Facebook limits the functionality of Messenger and Instagram in Europe

Facebook has temporarily removed some features from its Messenger and Instagram offerings, at least for European users. The move is to give the company time to make changes in order to comply with changes to EU privacy regulations, which are currently enforced by member states.

Users who activate their apps in the region are greeted with a pop-up warning “Some features not available – This is to comply with the new rules for messaging services in Europe. We are working to bring them back.” The “new rules” a it refers to actually date back to 2002: the Privacy and Electronic Communications Directive, or ePrivacy Directive for short. From 21 December (Monday), over-the-top messaging services will fall under this legislation, not just those offered directly by companies telecommunications and broadband providers.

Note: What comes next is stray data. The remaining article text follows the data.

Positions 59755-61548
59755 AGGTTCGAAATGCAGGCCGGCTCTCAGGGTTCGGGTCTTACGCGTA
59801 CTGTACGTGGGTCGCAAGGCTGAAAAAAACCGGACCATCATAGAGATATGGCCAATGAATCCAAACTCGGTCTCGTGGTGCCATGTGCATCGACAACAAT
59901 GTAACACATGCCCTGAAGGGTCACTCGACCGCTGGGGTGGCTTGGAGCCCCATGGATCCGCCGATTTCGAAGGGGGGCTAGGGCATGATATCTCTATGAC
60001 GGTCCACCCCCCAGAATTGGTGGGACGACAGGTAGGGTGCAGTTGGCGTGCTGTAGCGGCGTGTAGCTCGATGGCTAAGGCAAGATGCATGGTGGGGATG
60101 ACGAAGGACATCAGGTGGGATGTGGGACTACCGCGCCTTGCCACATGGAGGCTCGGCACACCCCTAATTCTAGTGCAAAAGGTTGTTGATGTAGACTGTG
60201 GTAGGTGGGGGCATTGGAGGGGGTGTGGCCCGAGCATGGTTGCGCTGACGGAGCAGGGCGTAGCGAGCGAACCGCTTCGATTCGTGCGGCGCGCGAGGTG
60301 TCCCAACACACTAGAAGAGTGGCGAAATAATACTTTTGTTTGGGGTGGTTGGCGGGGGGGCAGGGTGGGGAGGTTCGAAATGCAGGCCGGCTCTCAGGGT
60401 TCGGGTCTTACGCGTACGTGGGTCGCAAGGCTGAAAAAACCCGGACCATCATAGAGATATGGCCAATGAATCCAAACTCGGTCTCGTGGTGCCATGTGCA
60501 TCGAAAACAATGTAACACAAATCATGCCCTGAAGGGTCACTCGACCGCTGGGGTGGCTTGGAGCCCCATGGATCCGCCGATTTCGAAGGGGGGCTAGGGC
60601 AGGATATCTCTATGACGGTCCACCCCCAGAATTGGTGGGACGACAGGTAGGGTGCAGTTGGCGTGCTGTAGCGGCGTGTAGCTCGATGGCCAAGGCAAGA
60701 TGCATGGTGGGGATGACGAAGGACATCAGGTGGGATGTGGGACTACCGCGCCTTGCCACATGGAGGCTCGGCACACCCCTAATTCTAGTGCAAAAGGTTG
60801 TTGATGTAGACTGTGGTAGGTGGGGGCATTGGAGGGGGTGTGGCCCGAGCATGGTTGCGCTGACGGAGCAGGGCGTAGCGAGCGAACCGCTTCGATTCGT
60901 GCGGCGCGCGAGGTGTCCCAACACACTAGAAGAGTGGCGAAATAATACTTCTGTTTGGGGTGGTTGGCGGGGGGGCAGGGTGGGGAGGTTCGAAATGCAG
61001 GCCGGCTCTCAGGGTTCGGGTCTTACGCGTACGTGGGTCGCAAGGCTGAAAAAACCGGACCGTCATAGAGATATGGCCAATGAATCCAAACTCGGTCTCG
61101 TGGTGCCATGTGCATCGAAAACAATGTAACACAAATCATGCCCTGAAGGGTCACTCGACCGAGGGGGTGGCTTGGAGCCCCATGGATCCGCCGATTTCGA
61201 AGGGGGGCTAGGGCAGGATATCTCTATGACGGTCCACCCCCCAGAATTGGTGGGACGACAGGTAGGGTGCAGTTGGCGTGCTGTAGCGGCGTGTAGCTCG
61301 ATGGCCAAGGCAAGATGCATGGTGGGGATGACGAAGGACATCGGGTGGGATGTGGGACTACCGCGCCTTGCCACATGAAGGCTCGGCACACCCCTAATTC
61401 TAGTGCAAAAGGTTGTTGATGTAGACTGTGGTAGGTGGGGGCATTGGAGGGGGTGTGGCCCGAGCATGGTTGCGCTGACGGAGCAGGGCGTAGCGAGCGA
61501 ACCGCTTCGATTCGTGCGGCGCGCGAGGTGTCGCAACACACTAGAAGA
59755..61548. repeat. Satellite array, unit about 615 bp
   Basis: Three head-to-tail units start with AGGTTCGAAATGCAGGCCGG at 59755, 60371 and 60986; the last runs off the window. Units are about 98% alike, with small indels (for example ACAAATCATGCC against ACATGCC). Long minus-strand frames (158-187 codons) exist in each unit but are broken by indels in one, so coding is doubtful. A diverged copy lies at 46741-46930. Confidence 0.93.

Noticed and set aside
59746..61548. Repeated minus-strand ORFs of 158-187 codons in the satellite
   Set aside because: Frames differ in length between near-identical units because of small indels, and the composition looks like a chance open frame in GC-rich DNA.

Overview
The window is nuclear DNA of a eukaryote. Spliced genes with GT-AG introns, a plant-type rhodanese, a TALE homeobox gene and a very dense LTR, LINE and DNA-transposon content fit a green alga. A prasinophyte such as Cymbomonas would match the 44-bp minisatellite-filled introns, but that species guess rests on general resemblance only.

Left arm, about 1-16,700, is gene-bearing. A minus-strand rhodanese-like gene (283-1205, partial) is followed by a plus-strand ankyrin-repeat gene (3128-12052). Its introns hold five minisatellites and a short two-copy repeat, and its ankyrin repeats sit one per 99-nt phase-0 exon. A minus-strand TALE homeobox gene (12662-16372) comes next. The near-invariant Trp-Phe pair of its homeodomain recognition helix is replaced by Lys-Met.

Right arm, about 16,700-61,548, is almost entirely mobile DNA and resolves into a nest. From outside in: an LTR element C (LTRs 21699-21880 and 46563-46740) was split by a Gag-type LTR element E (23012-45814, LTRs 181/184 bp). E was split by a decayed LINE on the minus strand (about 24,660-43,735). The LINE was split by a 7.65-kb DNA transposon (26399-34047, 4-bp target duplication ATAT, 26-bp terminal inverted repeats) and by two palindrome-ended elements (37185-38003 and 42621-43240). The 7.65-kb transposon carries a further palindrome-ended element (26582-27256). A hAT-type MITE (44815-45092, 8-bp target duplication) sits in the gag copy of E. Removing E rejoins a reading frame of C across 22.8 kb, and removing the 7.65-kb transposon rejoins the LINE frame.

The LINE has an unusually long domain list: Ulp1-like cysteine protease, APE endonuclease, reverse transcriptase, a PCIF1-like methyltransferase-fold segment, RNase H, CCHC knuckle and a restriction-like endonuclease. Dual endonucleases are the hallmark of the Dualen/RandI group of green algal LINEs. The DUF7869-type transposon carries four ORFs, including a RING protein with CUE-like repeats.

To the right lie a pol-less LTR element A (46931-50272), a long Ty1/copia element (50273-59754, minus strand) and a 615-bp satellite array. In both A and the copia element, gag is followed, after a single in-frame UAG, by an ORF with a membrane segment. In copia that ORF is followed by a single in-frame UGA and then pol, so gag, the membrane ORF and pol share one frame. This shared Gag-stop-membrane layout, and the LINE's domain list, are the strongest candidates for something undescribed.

Facebook EU limit

Both apps still function as basic messengers, but many of the “nice to have” interactive things are pending, such as creating polls and giving nicknames to your contact list. Some will continue to work in one-to-one conversations, but not in group chats. This is just the tip of the iceberg, but Facebook has declined to provide a definitive list, saying there is no need, as many will be reactivated imminently once they undergo compliance testing. In a statement to the BBChe adds: “We are still determining how best to restore these capabilities. It takes time to rebuild products so that they work perfectly for people and are also compliant with new regulations.”

Given that the type of functionality that has been discontinued should have no direct correlation with the new rules, it appears that, for once, Facebook is erring on the side of caution. The e-privacy directive simply prohibits the collection of message content and associated metadata without the sender’s permission. In other words, for example, to scan your messages to personalize advertisements. Given that unless Facebook knows something we don’t know, a large emoticon sticker shouldn’t break the rules, this seems like a case in which Facebook uses a lot of caution against a notoriously contentious European Union.

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